Planners will love the irony in this story.
A HUNTING organisation has initiated legal action against the Environment Minister for failing to properly conserve the birds which they want to shoot.
The National Association of Regional Game Councils (NARGC) has secured a judicial review against Dick Roche for the alleged failure of the State to properly transpose EU measures for the conservation of birds.
The NARGC said it has taken the action to stop the licensed hunting of the red grouse and several other protected wild bird species outside of the game hunting season and during their reproductive cycles.
In addition, the NARGC has challenged the minister’s issuing of a hunting licence to the Irish Kennel Club under the Wildlife Act.
It said in doing so the minister is acting in excess of his powers by issuing a licence retrospectively and not seeking to make an individual assessment of each applicant for hunting.
“The current licence which was issued was backdated for an improper purpose in an attempt to validate hunting which had already taken place unlawfully,” a spokesman said.
“The NARGC is committed to sustainable hunting in accordance with the highest principles of conservation and views these actions as extremely serious.”
Environment Minister Dick Roche said that while he had seen reports of a legal challenge, his department had not yet received any papers, and so he could not comment on the substance of the case.
However, he said the licence, issued to the Irish Kennel Club, does not involve shooting. It covers the training of gun dogs and the holding of gun dog trials up to the end of March. “There is a short open season for the shooting of red grouse, from September 1 to September 30, but that is not the subject of the current licence to the Irish Kennel Club that has apparently been challenged,” he said.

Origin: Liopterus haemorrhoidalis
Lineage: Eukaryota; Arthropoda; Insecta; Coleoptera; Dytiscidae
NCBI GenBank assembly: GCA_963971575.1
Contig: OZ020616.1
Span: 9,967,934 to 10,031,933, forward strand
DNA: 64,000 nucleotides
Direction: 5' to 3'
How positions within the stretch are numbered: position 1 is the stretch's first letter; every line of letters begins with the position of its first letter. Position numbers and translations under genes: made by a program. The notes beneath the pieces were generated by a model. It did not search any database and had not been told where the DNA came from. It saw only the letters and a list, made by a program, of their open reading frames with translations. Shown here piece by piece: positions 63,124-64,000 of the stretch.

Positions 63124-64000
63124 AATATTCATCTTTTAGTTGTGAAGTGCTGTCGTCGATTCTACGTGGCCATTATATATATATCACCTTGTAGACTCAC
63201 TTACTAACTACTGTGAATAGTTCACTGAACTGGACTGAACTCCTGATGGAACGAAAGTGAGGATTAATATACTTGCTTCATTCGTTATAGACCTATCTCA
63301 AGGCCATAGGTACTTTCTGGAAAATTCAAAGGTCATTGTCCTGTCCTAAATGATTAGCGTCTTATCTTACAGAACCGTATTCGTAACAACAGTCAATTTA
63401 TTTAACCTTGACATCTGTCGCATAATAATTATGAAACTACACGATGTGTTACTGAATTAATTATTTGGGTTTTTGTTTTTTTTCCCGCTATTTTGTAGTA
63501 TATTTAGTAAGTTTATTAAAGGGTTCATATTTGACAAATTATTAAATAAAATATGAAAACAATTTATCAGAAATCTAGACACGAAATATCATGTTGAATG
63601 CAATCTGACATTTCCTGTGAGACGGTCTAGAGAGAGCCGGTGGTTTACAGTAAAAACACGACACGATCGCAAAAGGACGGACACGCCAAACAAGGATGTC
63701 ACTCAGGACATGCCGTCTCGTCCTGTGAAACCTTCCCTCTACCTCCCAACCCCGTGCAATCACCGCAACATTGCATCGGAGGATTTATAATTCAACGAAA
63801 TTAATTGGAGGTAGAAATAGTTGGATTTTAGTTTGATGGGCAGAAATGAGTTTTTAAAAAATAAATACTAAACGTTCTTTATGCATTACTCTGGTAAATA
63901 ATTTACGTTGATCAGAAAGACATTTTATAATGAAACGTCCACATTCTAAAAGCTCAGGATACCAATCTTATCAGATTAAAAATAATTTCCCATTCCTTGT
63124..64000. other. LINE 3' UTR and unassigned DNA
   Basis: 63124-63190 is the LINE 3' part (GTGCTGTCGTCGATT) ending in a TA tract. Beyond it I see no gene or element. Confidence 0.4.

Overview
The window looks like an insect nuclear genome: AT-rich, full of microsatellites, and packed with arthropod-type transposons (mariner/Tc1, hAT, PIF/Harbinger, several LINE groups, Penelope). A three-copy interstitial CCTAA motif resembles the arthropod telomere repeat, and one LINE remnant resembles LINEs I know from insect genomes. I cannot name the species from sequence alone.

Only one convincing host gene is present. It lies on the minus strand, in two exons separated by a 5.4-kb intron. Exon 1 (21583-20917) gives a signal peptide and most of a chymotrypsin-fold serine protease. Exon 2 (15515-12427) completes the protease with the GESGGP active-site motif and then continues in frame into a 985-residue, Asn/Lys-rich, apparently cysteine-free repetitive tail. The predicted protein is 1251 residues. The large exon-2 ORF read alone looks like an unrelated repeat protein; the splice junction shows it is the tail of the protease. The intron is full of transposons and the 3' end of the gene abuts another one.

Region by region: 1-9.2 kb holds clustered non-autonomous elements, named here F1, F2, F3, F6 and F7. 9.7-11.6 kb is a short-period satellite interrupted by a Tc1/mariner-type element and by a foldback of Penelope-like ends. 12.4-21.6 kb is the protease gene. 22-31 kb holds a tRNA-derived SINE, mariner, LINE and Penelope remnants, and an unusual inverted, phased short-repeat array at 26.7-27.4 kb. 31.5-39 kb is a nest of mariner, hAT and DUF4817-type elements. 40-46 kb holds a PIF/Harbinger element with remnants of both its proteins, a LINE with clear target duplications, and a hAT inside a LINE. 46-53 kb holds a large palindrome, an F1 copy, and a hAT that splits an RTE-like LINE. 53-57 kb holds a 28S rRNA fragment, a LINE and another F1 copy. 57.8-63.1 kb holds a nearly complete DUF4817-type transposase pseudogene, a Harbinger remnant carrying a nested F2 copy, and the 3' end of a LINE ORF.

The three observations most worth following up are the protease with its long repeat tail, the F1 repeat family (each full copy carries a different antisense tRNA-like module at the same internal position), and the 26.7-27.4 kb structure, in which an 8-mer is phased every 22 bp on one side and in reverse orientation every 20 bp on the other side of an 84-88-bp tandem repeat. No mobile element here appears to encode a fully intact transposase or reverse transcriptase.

“The period from February 1 to March 31 is in accord with the traditional season for the training of gun dogs and the holding of gun dog trials. This involves the dogs locating the birds, although they are not shot, captured or taken.”
He said the question of disturbance during the breeding season of the red grouse was raised with the department by the NARGC prior to the issue of the licence. “The matter was carefully examined in the National Parks and Wildlife Service and best international scientific advice was sought.”
That advice was that the period in question was sufficiently early in the year not to interfere with the breeding of the red grouse and that the Irish Kennel Club’s activities would not impact negatively on red grouse populations.
© Irish Examiner